4 factors to consider when deciding who keeps the family home

On Behalf of | Sep 25, 2023 | Divorce |

One of the most complex decisions in a divorce is the settlement of the family home. Deciding who keeps the house during a divorce requires careful consideration. Understanding the most important factors that influence the decision can help you come to an agreement.

There are four things to think about as you begin negotiation.

1. Financial stability

Consider both financial situations carefully to determine which of you is better suited to cover the costs of maintaining the home. Assess the cost of the mortgage, taxes, utilities and ongoing maintenance costs. The chosen homeowner should have the financial stability to sustain the home without compromising their financial well-being. Forbes reports that a divorcing couple’s financial standard of living drops by between 21%-45% after divorce, so consider the effect of the divorce on your financial position before you decide.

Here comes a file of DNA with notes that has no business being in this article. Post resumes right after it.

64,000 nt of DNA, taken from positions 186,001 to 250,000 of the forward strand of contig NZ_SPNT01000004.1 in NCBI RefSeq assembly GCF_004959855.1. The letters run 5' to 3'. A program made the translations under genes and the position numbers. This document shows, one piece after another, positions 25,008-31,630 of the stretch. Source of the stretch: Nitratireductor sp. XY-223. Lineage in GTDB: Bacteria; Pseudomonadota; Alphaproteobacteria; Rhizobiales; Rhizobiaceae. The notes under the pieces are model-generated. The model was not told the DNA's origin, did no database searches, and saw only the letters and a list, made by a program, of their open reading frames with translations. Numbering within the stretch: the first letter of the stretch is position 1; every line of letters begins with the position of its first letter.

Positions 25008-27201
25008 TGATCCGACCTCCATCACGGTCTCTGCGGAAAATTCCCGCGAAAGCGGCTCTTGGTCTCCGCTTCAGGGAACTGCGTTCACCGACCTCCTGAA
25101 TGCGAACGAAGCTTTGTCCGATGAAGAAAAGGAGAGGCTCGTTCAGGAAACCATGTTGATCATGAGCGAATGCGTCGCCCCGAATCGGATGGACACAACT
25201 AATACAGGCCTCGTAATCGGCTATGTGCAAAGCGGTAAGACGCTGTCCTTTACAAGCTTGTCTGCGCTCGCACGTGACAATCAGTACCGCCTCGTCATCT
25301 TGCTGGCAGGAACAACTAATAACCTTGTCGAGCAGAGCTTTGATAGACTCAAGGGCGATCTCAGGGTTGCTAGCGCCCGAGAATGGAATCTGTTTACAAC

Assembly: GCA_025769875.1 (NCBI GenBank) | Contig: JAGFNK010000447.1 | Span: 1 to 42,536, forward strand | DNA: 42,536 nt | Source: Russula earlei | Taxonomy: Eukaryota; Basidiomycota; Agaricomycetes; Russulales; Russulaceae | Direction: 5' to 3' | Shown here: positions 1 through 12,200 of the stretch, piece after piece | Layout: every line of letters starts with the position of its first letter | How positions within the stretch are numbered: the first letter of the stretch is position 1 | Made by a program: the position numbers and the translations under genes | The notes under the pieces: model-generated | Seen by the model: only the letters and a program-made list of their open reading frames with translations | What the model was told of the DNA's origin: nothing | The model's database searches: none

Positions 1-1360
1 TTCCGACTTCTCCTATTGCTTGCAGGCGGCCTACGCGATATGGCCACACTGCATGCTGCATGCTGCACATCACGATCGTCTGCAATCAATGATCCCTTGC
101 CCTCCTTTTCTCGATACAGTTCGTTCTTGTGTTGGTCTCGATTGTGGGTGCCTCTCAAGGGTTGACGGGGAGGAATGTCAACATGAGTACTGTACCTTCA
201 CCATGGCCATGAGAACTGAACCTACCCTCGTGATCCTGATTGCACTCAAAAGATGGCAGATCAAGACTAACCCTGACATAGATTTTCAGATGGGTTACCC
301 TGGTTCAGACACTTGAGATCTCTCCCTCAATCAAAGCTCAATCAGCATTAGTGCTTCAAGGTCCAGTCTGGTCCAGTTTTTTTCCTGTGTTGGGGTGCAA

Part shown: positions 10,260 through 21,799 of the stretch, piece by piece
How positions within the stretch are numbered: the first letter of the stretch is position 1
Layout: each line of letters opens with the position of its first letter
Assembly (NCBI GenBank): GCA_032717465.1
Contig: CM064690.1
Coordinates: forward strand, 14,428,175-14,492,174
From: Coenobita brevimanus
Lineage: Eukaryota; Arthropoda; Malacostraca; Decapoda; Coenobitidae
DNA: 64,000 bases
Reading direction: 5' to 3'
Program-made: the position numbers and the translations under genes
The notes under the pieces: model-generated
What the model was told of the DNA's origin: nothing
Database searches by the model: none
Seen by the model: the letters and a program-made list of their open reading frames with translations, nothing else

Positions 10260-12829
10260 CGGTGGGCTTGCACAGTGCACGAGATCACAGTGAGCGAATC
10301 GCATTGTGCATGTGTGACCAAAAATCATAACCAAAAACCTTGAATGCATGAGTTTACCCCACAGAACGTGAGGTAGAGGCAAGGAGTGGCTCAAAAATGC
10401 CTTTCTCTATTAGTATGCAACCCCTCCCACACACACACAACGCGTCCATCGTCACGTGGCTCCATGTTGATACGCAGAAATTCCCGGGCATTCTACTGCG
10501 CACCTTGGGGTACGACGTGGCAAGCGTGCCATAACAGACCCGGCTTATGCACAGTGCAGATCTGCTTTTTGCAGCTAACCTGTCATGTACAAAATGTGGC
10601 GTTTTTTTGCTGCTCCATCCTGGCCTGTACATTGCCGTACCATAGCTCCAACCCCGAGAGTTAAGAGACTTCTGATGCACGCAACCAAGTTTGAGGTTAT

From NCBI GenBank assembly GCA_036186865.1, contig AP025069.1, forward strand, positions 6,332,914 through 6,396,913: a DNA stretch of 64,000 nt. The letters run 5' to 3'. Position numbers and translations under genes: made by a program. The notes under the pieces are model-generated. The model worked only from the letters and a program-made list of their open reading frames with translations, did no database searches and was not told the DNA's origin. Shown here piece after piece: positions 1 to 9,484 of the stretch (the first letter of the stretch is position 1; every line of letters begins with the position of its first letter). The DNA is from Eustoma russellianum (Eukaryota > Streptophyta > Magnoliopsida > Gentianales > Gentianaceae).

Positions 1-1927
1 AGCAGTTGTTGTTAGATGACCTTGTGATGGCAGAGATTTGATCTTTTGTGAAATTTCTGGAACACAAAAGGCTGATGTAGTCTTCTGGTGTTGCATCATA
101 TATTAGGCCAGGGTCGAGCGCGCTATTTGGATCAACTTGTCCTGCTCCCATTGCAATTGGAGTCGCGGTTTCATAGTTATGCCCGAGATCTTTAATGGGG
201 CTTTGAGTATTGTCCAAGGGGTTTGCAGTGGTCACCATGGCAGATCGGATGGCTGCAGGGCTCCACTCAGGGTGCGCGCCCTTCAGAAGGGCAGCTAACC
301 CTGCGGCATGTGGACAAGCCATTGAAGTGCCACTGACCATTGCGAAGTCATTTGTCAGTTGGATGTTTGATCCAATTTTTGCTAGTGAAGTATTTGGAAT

2. Emotional attachment

The emotional ties to a family home are more significant than many people think. When deciding who keeps the home, acknowledge that sentimental attachment. Consider the possibility of nesting or co-ownership to honor that connection.

3. Children’s stability

For couples divorcing with children, the children’s stability factors into the decision about the family home. The spouse with primary custody might keep the home to maintain some consistency and stability for the children amidst the changes.

4. Other assets

The marital home is traditionally among the most significant assets in the marriage. Consider how the house fits into the overall division of assets so that you ensure an equitable division overall. This often means that the spouse keeping the family home sacrifices other significant assets in exchange.

Considering the practical elements of asset division with the family home helps couples reduce the conflict associated with the decision. Minimizing that conflict could also facilitate a faster, more peaceful resolution to your divorce, especially if it eliminates the need for litigation.

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